Here's Why Oat Milk Is So Expensive

Oats and two glasses of oat milk
Oats and two glasses of oat milk - YuriiVD/Shutterstock

We may receive a commission on purchases made from links.

On the surface, it would seem that oat milk should be cheaper than dairy milk. Oats seem cheaper to farm than dairy cows. Resource-wise, it takes 8% of the land and 7.6% of the water to grow oats compared to farming cows. Farming and milking dairy cows must be more resource-intensive than harvesting and soaking oats. You can make oat milk at home for pennies per serving. So why is oat milk from the store so expensive?

There are many factors at play here, adding up costs that get passed to the consumer at the grocery store: Labor, oat crop shortages, cost of fuel and fertilizer, as well as additives for taste, mouthfeel, and stability.

As far as commercial oat milk goes, there's a reason it generally tastes better than the soaked, blended, and strained version you make at home. There's more that goes into it than your countertop blender, oats, water, salt, and a nut bag. Oats are difficult to emulsify because of their high starch content. Commercial oat milk uses enzymes to break these starches down, helping not only the emulsification process but taste, amplifying natural sweetness. It has traces of vegetable oils and additives that are specially emulsified into the liquid like locust bean gum, acacia gum, and carrageenan; the process of emulsifying these into a smooth and creamy liquid is almost impossible with the equipment available to home cooks (unless you have a homogenizer sitting in your cabinet). And that's not the only factor affecting cost.

Read more: The 15 Best Milk Brands, Ranked

Other Costs

Inside a milk factory
Inside a milk factory - Dusanpetkovic/Getty Images

As with everything, there are costs to production and distribution associated with store-bought oat milk, and all of those costs go into the price of a product. According to the CEO of oat milk company Califia Farms, Dave Ritterbush, it's a rise in everything: Wages, the costs of running the factory, transport to the grocery store, utilities, fuels, packaging, marketing, R&D.

The cost of labor — employee wages — has gone up in many industries and across many states that have legislated higher minimum wage rates. Wages haven't jumped up more than an average of 5% year-over-year, though, and 5% of a $6 half-gallon is $0.30. Wages still haven't caught up with inflation, of course, which is why oat milk still feels expensive at checkout, even if you're making more money than you were years ago. Speaking of inflation, it has been a factor in prices — perhaps you remember how much eggs cost in 2022 — but it's dropped substantially in 2023. Ritterbush told The Guardian that the price of plant milk won't come back to pre-inflation costs, but "it will come off those highs."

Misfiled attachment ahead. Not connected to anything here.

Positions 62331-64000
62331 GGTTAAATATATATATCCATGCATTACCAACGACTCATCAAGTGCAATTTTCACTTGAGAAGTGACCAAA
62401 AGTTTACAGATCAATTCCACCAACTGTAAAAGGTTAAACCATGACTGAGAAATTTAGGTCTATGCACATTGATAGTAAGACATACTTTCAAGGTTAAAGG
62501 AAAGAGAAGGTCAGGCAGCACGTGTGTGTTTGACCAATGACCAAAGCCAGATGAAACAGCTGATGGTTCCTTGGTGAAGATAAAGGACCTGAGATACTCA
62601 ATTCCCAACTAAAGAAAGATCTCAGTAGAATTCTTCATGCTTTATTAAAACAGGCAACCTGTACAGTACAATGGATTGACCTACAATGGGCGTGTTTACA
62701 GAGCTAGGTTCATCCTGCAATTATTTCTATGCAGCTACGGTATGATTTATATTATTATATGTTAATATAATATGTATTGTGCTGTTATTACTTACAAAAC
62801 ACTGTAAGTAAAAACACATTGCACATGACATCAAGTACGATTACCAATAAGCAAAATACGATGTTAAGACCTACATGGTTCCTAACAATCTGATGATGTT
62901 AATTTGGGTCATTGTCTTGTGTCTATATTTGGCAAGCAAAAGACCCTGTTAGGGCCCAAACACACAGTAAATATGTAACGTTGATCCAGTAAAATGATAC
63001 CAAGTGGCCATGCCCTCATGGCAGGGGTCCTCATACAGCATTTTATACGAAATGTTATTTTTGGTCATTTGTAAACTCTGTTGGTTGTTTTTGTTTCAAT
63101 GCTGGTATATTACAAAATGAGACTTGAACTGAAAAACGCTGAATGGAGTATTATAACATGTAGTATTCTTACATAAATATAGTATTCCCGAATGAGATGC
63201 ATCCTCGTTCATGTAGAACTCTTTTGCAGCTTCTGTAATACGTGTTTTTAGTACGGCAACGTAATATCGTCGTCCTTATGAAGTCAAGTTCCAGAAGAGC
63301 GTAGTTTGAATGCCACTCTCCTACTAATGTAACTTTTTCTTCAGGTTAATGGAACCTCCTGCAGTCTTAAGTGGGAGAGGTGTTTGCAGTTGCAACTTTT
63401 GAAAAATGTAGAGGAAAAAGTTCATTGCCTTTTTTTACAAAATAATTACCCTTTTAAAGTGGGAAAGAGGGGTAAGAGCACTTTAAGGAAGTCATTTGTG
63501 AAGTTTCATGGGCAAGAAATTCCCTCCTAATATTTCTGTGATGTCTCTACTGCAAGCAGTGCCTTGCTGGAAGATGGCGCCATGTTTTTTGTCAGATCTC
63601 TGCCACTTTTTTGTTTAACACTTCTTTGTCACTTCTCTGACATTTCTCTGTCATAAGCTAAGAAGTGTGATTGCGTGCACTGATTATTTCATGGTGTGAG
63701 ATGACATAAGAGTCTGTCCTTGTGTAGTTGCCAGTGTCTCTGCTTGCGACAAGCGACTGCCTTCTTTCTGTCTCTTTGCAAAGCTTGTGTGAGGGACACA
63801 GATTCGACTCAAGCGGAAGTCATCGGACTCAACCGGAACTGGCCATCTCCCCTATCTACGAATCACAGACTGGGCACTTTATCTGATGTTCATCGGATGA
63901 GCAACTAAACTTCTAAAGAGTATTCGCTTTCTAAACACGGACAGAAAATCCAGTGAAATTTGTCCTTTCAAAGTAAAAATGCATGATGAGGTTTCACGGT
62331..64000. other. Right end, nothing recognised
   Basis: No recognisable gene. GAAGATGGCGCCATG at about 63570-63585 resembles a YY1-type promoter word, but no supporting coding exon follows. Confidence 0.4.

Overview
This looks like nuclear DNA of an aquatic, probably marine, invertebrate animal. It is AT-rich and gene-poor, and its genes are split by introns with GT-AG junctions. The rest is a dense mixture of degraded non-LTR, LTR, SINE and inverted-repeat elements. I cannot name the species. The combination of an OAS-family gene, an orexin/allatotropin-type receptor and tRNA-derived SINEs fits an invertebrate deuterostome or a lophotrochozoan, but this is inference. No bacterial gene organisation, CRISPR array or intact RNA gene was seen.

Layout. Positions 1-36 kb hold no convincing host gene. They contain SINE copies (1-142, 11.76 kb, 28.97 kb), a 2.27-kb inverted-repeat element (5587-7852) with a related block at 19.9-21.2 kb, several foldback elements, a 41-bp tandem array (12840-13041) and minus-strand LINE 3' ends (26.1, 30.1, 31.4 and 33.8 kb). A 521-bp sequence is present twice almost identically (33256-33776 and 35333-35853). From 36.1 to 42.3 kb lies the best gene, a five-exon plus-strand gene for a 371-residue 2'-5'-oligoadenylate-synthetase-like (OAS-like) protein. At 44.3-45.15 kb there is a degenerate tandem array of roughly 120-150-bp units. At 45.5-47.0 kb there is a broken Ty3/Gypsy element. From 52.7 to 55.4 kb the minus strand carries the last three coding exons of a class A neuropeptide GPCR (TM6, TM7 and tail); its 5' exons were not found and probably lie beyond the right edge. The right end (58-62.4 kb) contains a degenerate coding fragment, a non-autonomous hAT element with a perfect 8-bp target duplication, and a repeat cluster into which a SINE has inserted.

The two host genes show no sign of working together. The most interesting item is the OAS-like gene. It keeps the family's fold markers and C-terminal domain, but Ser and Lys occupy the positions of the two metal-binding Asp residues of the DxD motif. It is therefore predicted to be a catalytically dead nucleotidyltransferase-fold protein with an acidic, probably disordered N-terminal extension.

So what else is driving up the price of oat milk? The increased cost of energy and fuel has been driven by Russia's war in Ukraine. Bad growing seasons in the American Plains states, likely as a result of climate change, have led to a lack of oat crop supply. These two factors are huge drivers of soaring oat milk prices.

Dairy Milk Is Subsidized, Plant Milks Aren't

Dairy cow farm
Dairy cow farm - Parilov/Shutterstock

Part of the sticker shock with oat milk stems from the comparison to dairy milk prices, which are generally 2.5 times lower than oat milk. Dairy milk also has production costs, plus all the additional resources it takes to raise cows. So why is dairy milk drastically cheaper than plant milks? The answer is that plant-based milks don't benefit from the same government subsidies as dairy milks. This means 100% of the cost of production is passed on to the customer, rather than the 55% left over after dairy subsidies.

Dairy has been subsidized in the U.S. since the 1930s, which has led to massive overproduction of milk. When there's too much of something with a short shelf-life, that leads to low prices (and low margins — dairy farmers generally only see a 3% net profit on milk, according to data analytics firm Mintec, compared to 15% net profits on plant milk). The subsidies guarantee a certain payout per 100 gallons of milk, which allows for lower retail prices. Without subsidies, some estimates show that milk would be almost double its retail cost.

As is true with any new industry, plant-based milks don't benefit from the same economies of scale as dairy milk, and spending on marketing is greater than that of dairy milk (which, too, has historically been subsidized). These costs will decrease with time for oat milk, but without subsidies, plant-based milks will likely never be as affordable as dairy milk.

Read the original article on Daily Meal.